I want people to wake up and care—powerful officials and powerful citizens alike. Half the time we’re told that individual actions don’t really matter, that for all the canvas bags and bike shares and light bulbs, the real way to bring about substantive action on climate change is to work for policy changes, to work on a societal scale. And then we’re conversely told that people drive policy, so if we make personal changes, policy will also change. Or that the market will sort everything out, that we need to implement better market-based solutions and provide consumers with the ability to chose better products. We need to buy more to be sustainable? This never makes sense to me. I sat through a frustrating sustainability committee meeting recently where we were told, essentially,  that we wouldn’t really have any power to implement changes at the school until we had implemented some changes. In all contexts, this time-wasting game of chicken over who blinks first, who has the real power—the individual or society—is maddening.

I don’t want to be mad any more. It’s bad for my heart.

Trot yourself down to the local public library and find Wangari Maathai’s memoir, UnbowedMaathai started the Green Belt Movement in Kenya, encouraging rural women to plant local trees to restore their homeland ecosystems and to provide firewood and thereby stave off malnutrition. She did this with active resistance from a criminally repressive regime, and was awarded the Nobel Peace Prize in 2004. Maathai is amazing, and in her book, she owns her humanity, her struggles and failures and choices with a warmth that is often missing from the revolution. And, just as Maathai refuses to shy away from her own choices, she doesn’t let anyone else off the hook either. When her Green Belt ladies would blame the government for all their problems, Maathai responded, “Even though you blame the government, you really should also blame yourselves. You need to do something about your situation. Do whatever is within your power.”

Here, our government, our policies and culture are actively—and more insidiously, passively—leading us towards a lifestyle that is inherently incompatible with life on this planet. We complain about it, protest about it, feel hemmed in and stymied by “them” not doing enough to ameliorate the situation we each find so personally distasteful. We need to do something about our situation. We need to do a lot of things about our situation.

Considering Maathai’s advice, then, what is within our own power?

Simply, how we live our daily lives. Doing so, trying in everything we do and choose, to live as we wish the world were, rather than how it is, seems the best way to make it so. We have power to make the aspirational the actual.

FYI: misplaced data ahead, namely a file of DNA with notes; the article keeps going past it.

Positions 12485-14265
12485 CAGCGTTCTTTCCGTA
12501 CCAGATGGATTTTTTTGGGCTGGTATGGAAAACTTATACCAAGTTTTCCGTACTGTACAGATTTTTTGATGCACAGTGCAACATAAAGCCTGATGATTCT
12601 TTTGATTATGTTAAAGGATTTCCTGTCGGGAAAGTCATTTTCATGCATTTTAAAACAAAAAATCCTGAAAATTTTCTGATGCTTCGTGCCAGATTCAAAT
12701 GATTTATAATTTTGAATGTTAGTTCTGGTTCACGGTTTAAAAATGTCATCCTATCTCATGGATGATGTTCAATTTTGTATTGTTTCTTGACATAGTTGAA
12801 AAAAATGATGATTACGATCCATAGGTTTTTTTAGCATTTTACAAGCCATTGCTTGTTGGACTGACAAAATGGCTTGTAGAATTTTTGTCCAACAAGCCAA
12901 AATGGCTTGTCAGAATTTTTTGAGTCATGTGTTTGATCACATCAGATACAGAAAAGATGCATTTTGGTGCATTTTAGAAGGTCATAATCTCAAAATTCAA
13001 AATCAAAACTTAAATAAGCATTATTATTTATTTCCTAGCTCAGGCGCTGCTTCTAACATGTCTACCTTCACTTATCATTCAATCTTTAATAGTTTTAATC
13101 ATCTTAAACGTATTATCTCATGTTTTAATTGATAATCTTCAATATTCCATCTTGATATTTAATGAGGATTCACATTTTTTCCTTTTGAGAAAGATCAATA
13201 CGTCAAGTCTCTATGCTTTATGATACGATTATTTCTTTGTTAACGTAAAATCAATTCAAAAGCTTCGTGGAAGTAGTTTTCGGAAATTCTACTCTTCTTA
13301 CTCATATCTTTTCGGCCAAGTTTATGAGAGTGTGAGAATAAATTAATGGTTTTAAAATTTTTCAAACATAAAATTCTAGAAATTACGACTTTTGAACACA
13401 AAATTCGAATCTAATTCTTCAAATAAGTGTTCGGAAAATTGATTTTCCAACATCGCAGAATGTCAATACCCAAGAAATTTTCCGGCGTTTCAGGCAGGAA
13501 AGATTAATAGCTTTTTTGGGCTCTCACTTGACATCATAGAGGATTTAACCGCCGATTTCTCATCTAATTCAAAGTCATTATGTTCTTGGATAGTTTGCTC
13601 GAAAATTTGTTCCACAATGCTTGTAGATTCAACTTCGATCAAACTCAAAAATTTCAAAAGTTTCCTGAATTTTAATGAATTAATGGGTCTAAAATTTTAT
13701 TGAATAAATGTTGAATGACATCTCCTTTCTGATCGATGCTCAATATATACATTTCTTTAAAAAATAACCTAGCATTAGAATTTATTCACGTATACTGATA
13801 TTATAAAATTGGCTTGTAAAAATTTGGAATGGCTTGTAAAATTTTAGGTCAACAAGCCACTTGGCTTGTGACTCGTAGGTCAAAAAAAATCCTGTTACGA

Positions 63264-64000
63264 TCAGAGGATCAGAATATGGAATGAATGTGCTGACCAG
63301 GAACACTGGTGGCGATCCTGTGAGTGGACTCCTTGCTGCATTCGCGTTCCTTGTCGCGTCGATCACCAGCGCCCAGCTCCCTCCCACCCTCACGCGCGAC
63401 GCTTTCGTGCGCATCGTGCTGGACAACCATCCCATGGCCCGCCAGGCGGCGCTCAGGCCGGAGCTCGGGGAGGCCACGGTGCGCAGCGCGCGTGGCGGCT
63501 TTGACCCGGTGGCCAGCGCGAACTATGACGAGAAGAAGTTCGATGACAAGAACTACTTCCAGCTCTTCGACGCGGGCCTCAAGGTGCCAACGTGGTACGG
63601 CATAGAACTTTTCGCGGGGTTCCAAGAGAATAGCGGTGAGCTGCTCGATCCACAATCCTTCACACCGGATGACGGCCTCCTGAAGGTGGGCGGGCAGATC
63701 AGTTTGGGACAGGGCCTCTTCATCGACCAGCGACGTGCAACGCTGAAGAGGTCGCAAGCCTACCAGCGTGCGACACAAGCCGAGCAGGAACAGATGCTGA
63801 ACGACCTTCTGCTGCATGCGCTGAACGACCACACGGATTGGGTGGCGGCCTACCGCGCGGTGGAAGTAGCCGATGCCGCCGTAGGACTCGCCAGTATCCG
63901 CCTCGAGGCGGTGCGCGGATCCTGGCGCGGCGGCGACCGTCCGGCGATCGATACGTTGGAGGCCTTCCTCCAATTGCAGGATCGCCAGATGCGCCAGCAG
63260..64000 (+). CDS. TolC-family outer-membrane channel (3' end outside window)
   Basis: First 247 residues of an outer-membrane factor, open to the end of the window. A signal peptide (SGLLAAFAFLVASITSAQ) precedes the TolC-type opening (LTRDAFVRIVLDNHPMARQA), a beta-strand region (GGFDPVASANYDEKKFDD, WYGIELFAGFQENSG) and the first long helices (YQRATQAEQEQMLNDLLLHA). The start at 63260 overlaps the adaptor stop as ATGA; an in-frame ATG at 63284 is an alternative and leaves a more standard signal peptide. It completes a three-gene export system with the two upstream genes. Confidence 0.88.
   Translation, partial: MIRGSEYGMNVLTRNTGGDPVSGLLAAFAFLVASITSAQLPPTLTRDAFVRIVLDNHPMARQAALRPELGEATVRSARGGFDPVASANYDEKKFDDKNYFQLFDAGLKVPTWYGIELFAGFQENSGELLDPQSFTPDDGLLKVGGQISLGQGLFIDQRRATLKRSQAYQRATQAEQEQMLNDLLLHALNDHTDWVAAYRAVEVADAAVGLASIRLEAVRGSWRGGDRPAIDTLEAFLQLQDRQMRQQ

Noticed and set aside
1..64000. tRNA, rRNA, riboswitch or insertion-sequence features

Resources and opportunities are not equally distributed in this world. Neither are adaptability, imagination, intelligence, courage, empathy and moral fortitude. Obviously, in some practical ways the question of how you’d like to live and how you are able to live are different animals. But, in many ways, more ways, how we live is always within our own power.

Personally, I wish people to be thoughtful and kind, so I try to be. I wish people to speak their opinions proudly and listen to others respectfully, so I try to. I wish people to live lives that bring them joy, and so I try to hold the good and beautiful closer than the bleak and be happy. I wish people to be aware of the grim parts of reality, so I don’t shy away from the bleak entirely. I wish people to be flexible, so I try to keep my own semi-static ideals open to dynamic possibility. I wish biking and public transportation to thrive, so I try to limit my car use. I wish elected official to represent their constituents, so I remind them of this whenever the opportunity arises or inspiration strikes.

I certainly don’t succeed at all that I hope at all times, but these ideas of what could be guide what is. The closer I hew to what I wish things to be, the wider the gulf between myself and the allegedly powerful seems, the less power they have over me, over my life. I regain the power of how I live, what shape my life grows into.

I choose no Keystone XL pipeline, and increasing our distance from fossil fuels. I choose this with my letters to the government, with writing here and elsewhere, with remembering to look for my favorite shade of orange in the sunset, with everything that makes a life.

My thanks to those who are in Washington today, using your power on a grand scale. My thanks to those who are living private lives of joy today, using your power on a quiet scale.